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Every banker owns a financial calculator. She carries the calculator with her to every meeting because she never knows when she may need it and no other calculator can do the work of a financial calculator.

The most popular financial calculators are the Hewlett-Packard HP-10B and the Texas Instruments BA II. However, all financial calculators have the same basic functions.

## Ways to Calculate Bonds With a Financial Calculator

The hardest part about using a calculator is knowing which variables to input. Let’s walk through an example to help illustrate.

Let’s say you need to find the bond price for a company that issued 11 year, semi-annual bonds one year ago at a coupon rate of 8.25 percent. The yield to maturity (YTM) on the bonds is 7.10 percent.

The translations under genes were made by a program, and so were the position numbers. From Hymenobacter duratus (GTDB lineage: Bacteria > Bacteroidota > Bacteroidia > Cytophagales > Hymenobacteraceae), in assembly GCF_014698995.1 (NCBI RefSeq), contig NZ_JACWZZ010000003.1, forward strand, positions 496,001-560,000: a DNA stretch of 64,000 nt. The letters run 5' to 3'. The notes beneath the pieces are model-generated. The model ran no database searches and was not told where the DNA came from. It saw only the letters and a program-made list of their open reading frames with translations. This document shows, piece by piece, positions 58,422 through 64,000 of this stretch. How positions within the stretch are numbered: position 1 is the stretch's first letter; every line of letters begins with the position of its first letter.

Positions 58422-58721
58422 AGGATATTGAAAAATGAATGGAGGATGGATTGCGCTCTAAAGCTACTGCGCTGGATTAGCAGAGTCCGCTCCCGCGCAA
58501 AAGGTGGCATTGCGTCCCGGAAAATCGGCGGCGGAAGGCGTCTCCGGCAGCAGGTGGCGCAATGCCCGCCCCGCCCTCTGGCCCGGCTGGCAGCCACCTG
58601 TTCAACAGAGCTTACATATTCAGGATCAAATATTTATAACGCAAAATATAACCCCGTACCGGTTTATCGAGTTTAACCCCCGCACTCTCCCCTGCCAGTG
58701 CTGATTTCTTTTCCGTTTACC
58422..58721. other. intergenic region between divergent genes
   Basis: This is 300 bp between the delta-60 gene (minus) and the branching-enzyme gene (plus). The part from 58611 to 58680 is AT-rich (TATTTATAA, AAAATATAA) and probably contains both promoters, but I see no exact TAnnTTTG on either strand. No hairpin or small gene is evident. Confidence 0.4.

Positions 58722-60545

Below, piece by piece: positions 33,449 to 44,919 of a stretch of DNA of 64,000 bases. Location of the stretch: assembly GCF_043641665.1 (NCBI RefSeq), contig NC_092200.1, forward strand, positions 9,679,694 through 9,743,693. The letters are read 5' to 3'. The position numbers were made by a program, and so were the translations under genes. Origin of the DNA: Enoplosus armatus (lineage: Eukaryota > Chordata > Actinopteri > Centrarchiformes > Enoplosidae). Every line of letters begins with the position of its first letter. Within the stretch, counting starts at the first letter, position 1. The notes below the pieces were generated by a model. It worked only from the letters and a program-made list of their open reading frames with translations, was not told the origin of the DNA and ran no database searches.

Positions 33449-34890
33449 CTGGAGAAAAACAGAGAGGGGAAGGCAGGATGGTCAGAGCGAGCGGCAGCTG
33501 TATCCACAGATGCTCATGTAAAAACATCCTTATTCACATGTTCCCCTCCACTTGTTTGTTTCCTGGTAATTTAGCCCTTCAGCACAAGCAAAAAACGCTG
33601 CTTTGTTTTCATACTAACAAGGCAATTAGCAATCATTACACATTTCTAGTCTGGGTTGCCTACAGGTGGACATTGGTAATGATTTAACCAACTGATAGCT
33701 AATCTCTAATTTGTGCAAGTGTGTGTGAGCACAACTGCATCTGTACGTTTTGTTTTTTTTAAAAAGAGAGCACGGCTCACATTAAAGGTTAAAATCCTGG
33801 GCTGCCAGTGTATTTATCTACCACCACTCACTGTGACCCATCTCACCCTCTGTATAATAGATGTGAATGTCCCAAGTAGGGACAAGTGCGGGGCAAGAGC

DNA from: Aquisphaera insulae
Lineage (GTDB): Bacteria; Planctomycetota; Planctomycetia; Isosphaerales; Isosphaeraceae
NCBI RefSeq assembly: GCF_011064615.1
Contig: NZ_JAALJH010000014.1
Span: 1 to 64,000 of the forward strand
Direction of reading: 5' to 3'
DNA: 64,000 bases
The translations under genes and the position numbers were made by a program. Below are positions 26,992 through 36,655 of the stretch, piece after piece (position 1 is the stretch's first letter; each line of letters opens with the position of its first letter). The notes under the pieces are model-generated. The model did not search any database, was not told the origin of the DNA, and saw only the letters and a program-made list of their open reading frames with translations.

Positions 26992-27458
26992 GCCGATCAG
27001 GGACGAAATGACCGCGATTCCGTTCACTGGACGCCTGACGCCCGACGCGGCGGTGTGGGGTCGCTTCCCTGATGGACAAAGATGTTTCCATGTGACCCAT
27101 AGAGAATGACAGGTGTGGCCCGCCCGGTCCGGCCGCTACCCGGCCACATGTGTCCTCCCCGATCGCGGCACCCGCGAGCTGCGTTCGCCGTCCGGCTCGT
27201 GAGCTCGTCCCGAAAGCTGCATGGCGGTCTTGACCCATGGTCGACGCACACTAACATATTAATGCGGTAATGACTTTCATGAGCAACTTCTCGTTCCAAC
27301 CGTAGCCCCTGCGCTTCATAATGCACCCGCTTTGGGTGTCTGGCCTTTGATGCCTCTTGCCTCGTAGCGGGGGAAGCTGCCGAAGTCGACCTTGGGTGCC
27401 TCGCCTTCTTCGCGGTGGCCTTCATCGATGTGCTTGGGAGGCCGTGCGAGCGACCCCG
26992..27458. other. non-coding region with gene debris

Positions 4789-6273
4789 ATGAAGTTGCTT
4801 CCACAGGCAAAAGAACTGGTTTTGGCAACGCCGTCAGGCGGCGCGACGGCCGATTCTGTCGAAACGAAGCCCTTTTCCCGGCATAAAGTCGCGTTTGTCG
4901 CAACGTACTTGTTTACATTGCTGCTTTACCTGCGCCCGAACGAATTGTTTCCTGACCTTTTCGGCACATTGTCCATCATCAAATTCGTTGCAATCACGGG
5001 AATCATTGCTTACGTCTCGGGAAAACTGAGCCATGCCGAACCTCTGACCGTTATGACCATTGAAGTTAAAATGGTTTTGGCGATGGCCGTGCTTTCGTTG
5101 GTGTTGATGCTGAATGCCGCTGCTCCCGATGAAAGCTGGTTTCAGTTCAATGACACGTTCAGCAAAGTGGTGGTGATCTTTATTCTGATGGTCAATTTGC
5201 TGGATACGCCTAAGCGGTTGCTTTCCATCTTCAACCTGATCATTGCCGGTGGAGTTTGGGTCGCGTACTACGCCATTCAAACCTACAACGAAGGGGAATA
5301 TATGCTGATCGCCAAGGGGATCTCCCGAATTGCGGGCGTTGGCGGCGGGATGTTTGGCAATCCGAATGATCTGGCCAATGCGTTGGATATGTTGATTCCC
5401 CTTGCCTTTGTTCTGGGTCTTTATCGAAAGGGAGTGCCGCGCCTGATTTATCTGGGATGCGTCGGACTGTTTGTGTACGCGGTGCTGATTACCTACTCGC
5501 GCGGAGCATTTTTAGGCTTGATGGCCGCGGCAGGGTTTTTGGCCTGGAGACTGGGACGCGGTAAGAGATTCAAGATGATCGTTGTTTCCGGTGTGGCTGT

The main labels are payment amount (PMT), future value of the bond (FV), number of periods (N), and interest rate (I/Y). PMT is the amount the bonds pay. The bonds pay semi-annual so you need to divide the coupon by 2.

This is 8.25/2 = 4.125. Multiply this by the par value to get the payment. The payment is 41.25 (.04125 x \$1,000). The number of periods is 20 (two, 10-year periods). The par value is assumed to \$1,000 which is the FV and the interest rate is 3.55 (7.1/2).

### Plug These Values Into The Calculator and Click PV or CPT PV for The Price

The price should be \$1,081.35.

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